establishing their self-identity; and dealing with Baska (1998a, p. 493), gifted students have the
new responsibilities (Clark, 2008; Neihart & tendency for expecting more of themselves
Huan, 2009; Silverman, 1998). than is warranted given a particular set of
For some gifted adolescents, the desire to be circumstances. Although perfectionism can be
socially accepted by their peers often pressures healthy as gifted students become highly
them to conform within the norms of the social motivated in working towards their self-targeted
group. Gifted boys find themselves having to goals, an unhealthy preoccupation of achieving
either be athletically able or humorous in order perfection with unrealistic high standards can
for their academic success to be accepted, interfere with their confidence and lead to
whereas gifted girls tend to hide their abilities frustration and perceived failure in themselves
and instead favour activities that are (Clark, 2008; Sampson & Chason, 2008). This is
stereotypically feminine when seeking intimacy because gifted perfectionists feel a conflict
and acceptance among the female peer group between internal drives for excellence and
(Clark, 2008; Silverman, 1998; Winner, 1996). external pushes for performance (VanTassel-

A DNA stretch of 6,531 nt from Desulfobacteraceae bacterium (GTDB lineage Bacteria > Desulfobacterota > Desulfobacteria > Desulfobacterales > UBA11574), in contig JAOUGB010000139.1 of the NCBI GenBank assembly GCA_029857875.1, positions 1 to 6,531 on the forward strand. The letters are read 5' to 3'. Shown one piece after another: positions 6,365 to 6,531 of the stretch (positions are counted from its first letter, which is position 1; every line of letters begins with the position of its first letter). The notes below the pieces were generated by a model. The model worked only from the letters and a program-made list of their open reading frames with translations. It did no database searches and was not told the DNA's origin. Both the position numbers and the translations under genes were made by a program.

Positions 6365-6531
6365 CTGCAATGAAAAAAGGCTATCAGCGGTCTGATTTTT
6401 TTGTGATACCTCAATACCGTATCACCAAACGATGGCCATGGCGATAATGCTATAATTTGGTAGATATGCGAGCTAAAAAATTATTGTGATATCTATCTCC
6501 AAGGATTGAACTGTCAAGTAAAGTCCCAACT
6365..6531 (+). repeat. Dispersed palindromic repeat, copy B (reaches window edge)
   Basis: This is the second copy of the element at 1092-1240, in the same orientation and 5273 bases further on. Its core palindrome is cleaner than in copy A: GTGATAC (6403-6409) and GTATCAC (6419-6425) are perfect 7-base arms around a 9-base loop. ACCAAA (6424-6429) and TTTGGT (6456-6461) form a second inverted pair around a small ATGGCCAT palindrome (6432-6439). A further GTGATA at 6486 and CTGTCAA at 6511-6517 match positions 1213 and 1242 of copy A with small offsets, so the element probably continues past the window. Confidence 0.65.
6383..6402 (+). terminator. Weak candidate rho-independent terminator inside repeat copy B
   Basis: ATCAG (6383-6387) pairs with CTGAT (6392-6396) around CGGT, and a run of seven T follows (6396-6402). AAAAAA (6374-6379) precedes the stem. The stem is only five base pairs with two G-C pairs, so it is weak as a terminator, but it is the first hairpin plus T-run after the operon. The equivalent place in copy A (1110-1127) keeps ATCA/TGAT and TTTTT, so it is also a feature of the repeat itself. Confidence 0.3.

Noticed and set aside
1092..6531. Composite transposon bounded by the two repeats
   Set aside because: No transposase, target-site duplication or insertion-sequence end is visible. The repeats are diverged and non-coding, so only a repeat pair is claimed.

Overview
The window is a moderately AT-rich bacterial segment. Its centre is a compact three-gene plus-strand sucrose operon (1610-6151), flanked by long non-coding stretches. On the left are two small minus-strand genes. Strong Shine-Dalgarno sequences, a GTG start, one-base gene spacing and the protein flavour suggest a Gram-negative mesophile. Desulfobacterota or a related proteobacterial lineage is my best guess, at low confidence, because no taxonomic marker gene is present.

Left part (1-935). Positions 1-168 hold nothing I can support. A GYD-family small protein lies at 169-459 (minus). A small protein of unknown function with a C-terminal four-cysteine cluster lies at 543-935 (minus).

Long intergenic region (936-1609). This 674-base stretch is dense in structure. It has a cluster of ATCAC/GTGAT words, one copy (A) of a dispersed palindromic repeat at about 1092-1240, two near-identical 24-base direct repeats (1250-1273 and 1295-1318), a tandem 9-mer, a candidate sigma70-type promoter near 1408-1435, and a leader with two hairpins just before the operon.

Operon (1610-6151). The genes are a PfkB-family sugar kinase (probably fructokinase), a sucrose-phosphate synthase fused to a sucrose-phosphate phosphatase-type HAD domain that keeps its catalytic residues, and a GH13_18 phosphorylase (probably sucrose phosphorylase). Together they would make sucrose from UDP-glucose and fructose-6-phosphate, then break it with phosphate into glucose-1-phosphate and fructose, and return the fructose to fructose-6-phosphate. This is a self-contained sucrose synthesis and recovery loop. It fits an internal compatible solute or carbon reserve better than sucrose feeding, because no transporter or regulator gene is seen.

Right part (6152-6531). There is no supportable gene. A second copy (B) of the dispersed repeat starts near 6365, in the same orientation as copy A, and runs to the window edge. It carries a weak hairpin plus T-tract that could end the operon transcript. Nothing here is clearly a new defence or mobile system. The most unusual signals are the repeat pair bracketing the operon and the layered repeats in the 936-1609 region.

Consequently, some gifted adolescents are Baska, 1998a, p. 493), which negatively impacts
willing to sacrifice their giftedness and hence their decision-making skills as a result of being
underachieve in school for the sake of hyper-vigilant that lead only to ineffective search
conformity and avoid being judged as a nerd or for alternative courses of action (Sampson &
geek (Davis, Rimm, & Siegle, 2011). Chason, 2008). Besides that, this neurotic
Furthermore, gifted adolescents from perfectionism has harmful influences on gifted
underrepresented groups, such as being twice- adolescents social relationship with others
exceptional, non-heterosexual or from minority their perfectionism isolates them from their
(sub) cultures, would experience further socio- peers due to perfectionistic work commitments,
emotional problems as they would find it more and also for their acceptance of only those
difficult to seek friendships (Peterson & Rischar, whose abilities meet their high standards (Clark,